Electric Car Charging at Home: How It Works and What You'll Need

You can't pump gas in your sleep, but you can charge an EV that way.

A Tesla electric vehicle charging at home

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For people in the market for their first electric vehicle, charging at home can be a bit of a mystery and a source of anxiety. But once EV owners develop their charging routine, they will realize that it is not only far less expensive than fueling a gasoline car but far more convenient, as well.

Level 1 Charging

Most electric vehicle owners charge at home. That is likely to change as more and more people purchase EVs, which are now purchased by homeowners with higher incomes than the average consumer. Apartment dwellers who live in buildings without charging stations or without on-street charging stations must rely on charging at work or at public charging stations. For those able to charge at home, charging an EV can be as simple as charging your phone.

One of the conveniences of charging at home is that you may not need to upgrade any of your electrical outlets. Electric vehicles come with a standard 120-volt charging cable, which you can plug into an ordinary 120-volt household outlet. Called Level 1 charging or, pejoratively, “trickle charging,” the rate of charging is roughly 1.3 to 2.4 kW per hour or around 3.5 miles of range per hour. That's not very quick, but many EV owners get by without anything more.

To calculate whether or not you'll need a faster charging speed at home, consider how long it will take to charge your EV. Rarely does an EV owner need to charge a vehicle from empty to full, so factor in how many miles you plan on traveling per day and what the maximum range of your EV is. The average American drives 29 miles per day, so an average EV would need 8.2 hours of charging time on a Level 1 charger to recharge those 29 miles of range. Many recent EV models have over 200 miles of driving range, so, for example, a vehicle that can travel 250 miles on a single charge may only need to be recharged once or twice a week.

Don't Forget the Charger

If you buy a used electric vehicle, make sure the previous owner provides you with a charging cable. Otherwise, it could cost you a few hundred dollars to replace it.

There are likely to be instances when faster charging is needed, such as arriving home late from a road trip while needing to commute to work in the morning. Rather than install a faster charging station, use an EV charging app like PlugShare to find any high-speed charging stations in your area. You may be able to drive to a nearby charging station for a 15-20 minute stop. If you're lucky, you may even be able to charge your car while doing your weekly grocery shopping or having a cup of coffee at a nearby café. Consider the number of times per year you may need a fast charge and compare the cost of charging at a public station over the lifetime of your vehicle with the cost of installing a higher-speed charging station at home.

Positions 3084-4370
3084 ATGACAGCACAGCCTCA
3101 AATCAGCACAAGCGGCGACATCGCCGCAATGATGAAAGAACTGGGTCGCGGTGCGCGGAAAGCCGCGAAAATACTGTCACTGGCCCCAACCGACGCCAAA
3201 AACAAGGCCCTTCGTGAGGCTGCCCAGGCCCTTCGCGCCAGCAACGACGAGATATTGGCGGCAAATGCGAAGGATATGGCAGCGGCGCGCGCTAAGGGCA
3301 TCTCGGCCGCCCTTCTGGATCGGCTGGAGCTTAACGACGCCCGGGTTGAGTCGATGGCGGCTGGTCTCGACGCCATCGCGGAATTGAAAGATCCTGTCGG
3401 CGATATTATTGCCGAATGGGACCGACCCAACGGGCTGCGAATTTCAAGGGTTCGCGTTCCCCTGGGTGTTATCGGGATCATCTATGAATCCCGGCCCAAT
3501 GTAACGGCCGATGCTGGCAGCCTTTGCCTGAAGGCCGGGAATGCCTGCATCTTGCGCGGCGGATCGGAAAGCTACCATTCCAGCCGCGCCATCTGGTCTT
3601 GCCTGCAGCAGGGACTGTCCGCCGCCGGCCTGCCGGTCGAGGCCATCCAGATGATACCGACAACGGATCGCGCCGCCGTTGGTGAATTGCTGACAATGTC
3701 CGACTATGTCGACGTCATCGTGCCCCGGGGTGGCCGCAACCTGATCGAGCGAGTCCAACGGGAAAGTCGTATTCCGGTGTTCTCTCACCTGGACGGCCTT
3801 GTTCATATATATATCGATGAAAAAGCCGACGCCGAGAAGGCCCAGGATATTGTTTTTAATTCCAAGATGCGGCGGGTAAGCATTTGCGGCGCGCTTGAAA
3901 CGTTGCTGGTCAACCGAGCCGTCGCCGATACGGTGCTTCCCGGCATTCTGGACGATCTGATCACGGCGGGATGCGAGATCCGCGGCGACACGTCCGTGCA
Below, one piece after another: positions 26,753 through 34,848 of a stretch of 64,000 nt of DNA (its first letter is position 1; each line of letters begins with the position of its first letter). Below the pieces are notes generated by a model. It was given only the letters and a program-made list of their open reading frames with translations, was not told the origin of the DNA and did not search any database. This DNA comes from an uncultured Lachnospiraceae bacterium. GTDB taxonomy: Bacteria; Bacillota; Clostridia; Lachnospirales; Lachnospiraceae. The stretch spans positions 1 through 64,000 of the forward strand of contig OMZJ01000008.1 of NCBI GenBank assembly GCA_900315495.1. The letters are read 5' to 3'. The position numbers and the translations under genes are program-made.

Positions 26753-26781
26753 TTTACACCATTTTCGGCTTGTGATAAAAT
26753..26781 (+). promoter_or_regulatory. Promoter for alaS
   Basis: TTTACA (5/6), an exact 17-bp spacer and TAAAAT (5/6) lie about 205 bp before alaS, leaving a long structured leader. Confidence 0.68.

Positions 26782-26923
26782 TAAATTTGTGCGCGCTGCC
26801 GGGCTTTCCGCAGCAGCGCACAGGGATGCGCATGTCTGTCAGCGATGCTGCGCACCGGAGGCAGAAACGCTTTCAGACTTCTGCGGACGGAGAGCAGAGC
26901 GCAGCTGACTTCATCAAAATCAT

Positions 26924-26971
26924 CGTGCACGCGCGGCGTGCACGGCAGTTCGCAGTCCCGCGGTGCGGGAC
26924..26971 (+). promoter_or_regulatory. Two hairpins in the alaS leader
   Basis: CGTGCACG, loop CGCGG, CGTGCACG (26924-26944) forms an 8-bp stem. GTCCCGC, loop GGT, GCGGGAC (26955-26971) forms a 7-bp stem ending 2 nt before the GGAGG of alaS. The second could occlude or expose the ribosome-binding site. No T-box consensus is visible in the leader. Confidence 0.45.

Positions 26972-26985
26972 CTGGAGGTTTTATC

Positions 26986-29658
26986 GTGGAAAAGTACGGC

If you have a garage with electric outlets, you're all set. If you have outdoor outlets adjacent to your driveway, you can plug your EV in there too, but consider the various weather conditions at your home. You don't want to run over any cables with a lawnmower or snowblower. Also know that you can't run an extension cord from your house to your car unless it's specifically manufactured for that purpose.

If you have only outlets inside your home or you need faster-charging speeds than Level 1 charging, you may want to install a charging station.

Level 2 Charging

A Level 2 SAE J1772 plug
A Level 2 SAE J1772 plug.

Sven Loeffler / Getty Images

Many EV owners install a Level 2 charger at home, which uses a 240-volt socket, the kind that runs a clothes dryer. Known as Electric Vehicle Service Equipment (or EVSE), a level 2 charger can charge an EV in 3 to 8 hours, depending, of course, on the size of a car's battery and the original level of charge. They use an SAE J1772 plug, which is standard for every electric vehicle sold in North America, except for Tesla vehicles, which have their own charging plugs but come with a J1772 adapter.